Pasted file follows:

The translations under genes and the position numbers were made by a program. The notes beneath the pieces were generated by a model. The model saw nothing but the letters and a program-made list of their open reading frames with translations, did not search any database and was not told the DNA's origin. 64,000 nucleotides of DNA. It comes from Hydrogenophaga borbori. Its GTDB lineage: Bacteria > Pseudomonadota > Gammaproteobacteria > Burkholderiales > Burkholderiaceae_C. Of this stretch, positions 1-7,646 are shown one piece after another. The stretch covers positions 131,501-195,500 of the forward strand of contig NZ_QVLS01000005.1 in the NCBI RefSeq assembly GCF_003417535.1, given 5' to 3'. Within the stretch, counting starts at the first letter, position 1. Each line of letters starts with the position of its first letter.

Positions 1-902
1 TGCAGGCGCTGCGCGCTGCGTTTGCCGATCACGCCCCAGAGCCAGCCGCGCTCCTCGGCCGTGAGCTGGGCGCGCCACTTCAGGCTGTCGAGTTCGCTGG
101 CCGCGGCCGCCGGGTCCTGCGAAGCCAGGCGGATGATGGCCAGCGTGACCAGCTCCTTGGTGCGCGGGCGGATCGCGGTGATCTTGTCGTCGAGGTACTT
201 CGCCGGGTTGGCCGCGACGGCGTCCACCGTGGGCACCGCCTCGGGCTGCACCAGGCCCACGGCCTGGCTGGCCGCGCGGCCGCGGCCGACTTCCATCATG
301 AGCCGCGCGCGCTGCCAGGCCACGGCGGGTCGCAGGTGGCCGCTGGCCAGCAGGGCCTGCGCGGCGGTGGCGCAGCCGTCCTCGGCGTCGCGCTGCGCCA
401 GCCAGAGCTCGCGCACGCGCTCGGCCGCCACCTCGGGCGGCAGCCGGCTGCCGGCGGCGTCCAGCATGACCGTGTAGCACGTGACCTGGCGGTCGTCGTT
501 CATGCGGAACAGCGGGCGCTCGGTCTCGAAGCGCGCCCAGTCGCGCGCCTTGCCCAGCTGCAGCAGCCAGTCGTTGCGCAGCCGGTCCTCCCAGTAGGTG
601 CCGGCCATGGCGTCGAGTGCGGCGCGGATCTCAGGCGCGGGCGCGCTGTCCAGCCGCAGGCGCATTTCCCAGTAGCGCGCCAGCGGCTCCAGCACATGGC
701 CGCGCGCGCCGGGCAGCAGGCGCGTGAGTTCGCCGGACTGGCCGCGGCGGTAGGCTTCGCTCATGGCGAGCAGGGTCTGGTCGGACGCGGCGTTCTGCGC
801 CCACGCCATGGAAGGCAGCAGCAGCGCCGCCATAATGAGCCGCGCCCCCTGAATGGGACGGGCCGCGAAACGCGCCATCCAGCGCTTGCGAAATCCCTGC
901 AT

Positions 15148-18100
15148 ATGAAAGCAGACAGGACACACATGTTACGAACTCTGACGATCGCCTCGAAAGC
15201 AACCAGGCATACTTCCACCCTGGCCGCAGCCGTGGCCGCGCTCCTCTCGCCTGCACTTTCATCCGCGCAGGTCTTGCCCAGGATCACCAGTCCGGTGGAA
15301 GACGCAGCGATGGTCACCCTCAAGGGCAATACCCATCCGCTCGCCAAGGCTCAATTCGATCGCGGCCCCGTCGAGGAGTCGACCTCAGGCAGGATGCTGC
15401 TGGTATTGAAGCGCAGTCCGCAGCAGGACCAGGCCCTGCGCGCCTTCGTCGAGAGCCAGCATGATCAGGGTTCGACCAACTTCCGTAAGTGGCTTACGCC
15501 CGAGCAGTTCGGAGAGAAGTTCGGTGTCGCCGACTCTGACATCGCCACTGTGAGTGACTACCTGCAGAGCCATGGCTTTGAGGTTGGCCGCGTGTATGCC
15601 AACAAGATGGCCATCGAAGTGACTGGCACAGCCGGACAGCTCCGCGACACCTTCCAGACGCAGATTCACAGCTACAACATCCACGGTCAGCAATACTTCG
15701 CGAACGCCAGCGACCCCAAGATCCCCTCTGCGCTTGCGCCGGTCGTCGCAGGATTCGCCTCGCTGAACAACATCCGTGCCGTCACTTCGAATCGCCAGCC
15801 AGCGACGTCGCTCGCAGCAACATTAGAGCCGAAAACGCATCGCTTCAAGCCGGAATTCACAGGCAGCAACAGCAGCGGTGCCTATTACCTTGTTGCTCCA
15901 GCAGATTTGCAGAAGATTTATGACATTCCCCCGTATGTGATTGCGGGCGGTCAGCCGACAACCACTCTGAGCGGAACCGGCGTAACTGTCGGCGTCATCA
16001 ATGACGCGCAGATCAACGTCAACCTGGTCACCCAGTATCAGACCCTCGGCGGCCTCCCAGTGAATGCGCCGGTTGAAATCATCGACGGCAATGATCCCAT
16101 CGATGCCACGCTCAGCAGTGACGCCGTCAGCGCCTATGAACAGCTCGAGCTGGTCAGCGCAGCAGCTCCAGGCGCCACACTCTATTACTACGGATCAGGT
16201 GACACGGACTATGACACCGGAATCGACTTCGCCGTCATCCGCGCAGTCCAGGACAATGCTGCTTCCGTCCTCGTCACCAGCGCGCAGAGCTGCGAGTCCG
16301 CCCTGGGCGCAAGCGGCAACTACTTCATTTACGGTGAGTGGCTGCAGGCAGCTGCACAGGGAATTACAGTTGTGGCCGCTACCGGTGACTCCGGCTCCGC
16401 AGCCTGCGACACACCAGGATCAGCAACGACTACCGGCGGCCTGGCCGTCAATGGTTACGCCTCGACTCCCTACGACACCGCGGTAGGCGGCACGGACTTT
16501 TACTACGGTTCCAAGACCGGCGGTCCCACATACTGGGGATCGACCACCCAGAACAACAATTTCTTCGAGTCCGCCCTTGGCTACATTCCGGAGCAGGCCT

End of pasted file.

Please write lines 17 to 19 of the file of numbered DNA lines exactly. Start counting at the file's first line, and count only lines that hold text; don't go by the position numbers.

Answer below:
15401 TGGTATTGAAGCGCAGTCCGCAGCAGGACCAGGCCCTGCGCGCCTTCGTCGAGAGCCAGCATGATCAGGGTTCGACCAACTTCCGTAAGTGGCTTACGCC
15501 CGAGCAGTTCGGAGAGAAGTTCGGTGTCGCCGACTCTGACATCGCCACTGTGAGTGACTACCTGCAGAGCCATGGCTTTGAGGTTGGCCGCGTGTATGCC
15601 AACAAGATGGCCATCGAAGTGACTGGCACAGCCGGACAGCTCCGCGACACCTTCCAGACGCAGATTCACAGCTACAACATCCACGGTCAGCAATACTTCG